American Legion Speech Reflects McCain’s Neocon Influences « The Washington Independent
PHOENIX, Ariz. — During Sen. John McCain’s speech to the American Legion national convention here this morning, McCain unveiled a new approach for criticizing Sen. Barack Obama on foreign policy. Rather than paint Obama simply as inexperienced, as he has many times, McCain hammered the presumed Democratic nominee for being overconfident in himself, while being insufficiently confident in American power. From McCain’s prepared remarks:
Aside from McCain’s reference to his prisoner of war experience — which he supposedly doesn’t like to talk about — and his comment about Obama — which the Obama campaign is decrying as an attack on the Illinois senator’s patriotism — McCain’s speech today is noteworthy because it explicitly reflects the neoconservative view of America’s role in the world for which some of McCain’s most prominent advisers are known. It’s no secret that McCain’s team of foreign policy advisers includes high-profile Neocons Bill Kristol, Robert Kagan and Randy Scheunemann, all of whom signed on to the Project for a New American Century, which advocates a muscular, aggressive American foreign policy that uses America’s military strength to advance values like democracy and justice in other countries.
In today’s speech McCain resurrects the language of “liberation” of Iraq and Afghanistan — a favorable term preferred by many who advocated the invasion of Iraq. Though McCain discusses both conflicts at just about every campaign event at which he appears, I can’t recall him talking about them in this way in the last couple of months. In the last paragraph, “Confusion about such questions only invites more trouble, violence and aggression” sounds strikingly familiar to the statements of Donald Rumsfeld — another Neoconservative — first in 1984 and then again in 2001 in his testimony to the 9/11 commission, that “weakness invites aggression.”
Perhaps this shift in rhetoric reflects a new McCain campaign strategy, now that Obama has chosen Sen. Joe Biden as his running mate. Obama’s go-to answer for questions of foreign policy is to call for more international cooperation. The New York Times‘ recently described Biden — the current chairman of the U.S. Senate Foreign Relations Committee — as a like-minded partner to Obama:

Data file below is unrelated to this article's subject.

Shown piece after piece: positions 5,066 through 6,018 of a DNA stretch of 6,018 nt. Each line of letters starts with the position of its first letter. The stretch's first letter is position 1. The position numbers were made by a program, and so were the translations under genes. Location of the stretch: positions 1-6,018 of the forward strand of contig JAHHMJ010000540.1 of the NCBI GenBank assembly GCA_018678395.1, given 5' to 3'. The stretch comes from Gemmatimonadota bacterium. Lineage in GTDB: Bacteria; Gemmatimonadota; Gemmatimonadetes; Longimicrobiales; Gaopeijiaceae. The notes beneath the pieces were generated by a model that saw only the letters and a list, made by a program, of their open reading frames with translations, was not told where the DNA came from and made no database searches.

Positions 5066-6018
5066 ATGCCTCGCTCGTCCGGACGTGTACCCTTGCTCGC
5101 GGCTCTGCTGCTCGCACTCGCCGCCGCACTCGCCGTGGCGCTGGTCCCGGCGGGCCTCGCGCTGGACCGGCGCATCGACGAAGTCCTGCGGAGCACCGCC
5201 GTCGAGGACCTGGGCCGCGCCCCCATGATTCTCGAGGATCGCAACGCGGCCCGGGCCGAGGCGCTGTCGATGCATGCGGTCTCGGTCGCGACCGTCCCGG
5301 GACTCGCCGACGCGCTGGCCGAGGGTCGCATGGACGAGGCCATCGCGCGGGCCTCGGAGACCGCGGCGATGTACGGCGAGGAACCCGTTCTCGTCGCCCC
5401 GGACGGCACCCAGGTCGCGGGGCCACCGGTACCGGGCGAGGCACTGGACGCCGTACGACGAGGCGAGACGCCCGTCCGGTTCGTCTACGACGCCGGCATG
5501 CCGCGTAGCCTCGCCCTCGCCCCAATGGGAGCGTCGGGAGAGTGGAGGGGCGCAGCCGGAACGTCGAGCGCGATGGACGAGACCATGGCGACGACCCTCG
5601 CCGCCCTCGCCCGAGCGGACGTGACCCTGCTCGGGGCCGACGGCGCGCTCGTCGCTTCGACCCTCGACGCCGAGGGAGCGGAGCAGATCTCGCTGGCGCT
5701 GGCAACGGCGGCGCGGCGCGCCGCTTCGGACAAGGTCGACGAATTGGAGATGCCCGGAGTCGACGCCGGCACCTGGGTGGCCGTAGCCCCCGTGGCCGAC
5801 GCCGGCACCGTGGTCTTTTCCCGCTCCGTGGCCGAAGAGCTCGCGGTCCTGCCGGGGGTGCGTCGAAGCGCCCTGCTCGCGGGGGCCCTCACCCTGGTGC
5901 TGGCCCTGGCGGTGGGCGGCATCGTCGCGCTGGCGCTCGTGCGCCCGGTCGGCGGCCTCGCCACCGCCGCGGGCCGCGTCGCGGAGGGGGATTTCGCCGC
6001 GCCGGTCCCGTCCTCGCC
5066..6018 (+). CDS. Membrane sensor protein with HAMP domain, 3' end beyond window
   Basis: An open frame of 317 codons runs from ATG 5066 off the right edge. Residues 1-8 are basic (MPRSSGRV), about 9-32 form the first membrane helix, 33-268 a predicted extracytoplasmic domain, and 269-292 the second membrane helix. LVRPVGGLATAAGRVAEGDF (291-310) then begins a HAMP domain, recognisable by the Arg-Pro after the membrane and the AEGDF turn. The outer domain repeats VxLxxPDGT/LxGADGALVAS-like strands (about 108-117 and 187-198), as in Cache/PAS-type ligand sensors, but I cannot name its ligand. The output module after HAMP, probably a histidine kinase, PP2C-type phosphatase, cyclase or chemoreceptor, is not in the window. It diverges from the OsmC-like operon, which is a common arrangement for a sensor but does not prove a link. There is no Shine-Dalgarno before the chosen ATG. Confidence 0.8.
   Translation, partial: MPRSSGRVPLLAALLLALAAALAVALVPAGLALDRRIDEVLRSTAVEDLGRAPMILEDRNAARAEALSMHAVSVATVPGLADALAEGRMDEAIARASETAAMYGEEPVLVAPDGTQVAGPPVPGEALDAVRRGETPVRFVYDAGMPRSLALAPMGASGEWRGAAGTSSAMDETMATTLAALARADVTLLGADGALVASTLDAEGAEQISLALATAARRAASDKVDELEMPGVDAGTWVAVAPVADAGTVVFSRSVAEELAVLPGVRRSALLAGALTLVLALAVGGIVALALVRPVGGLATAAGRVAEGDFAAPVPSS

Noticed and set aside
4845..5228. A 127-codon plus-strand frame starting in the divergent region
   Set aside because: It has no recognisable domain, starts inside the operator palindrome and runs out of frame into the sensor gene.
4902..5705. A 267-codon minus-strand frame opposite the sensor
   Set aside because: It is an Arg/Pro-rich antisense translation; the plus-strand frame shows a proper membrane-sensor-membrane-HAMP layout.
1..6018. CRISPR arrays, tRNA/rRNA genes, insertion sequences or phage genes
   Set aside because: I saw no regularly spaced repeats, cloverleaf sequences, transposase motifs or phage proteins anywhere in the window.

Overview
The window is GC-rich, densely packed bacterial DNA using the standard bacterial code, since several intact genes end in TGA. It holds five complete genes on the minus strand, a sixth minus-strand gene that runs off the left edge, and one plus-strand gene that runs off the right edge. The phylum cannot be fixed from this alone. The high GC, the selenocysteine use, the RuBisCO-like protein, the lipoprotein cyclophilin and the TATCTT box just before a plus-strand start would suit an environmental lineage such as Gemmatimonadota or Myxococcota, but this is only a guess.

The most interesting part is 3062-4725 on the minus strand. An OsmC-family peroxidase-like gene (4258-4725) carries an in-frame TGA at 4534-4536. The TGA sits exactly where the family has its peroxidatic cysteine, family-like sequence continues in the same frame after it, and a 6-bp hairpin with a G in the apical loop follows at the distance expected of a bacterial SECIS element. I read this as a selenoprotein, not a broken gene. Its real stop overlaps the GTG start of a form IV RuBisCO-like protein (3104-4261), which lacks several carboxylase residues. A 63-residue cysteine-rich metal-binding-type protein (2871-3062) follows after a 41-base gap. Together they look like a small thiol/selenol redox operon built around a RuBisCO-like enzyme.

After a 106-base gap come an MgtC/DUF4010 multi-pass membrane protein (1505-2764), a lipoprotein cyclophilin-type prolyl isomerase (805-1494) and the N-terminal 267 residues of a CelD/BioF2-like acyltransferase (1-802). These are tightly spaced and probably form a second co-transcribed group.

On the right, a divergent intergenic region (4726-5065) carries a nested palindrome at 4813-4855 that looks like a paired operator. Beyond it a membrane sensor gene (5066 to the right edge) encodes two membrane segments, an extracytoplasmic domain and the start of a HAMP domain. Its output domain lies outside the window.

Mr. Biden is widely seen as a liberal-minded internationalist. He has emphasized the need for diplomacy but has been prepared at times to back it with the threat of force. An early advocate of military action to quell the ethnic fighting in the Balkans, he has not been averse to American military intervention abroad. As the debates over Kosovo and later Iraq showed, he has been loath to give the United Nations a veto over American policy decisions. But he has also sought to ensure that the United States acted in concert with other nations.
Despite the fact that neoconservatism has a bruised reputation in light of the events of the last seven years, McCain may be preparing to contrast himself against his more liberal opponents as a candidate who will not put America’s security in the hands of international organizations. His tough rhetoric on Russia of late — which as Reason’s Matt Welch, author of the McCain book “Myth of a Maverick”, notes is consistent with McCain’s historical reactions to many international crises — indicates he favors maintaining an aggressive foreign policy. If this is the case, it appears that, at least in this respect, a McCain administration may very well mirror that of his predecessor.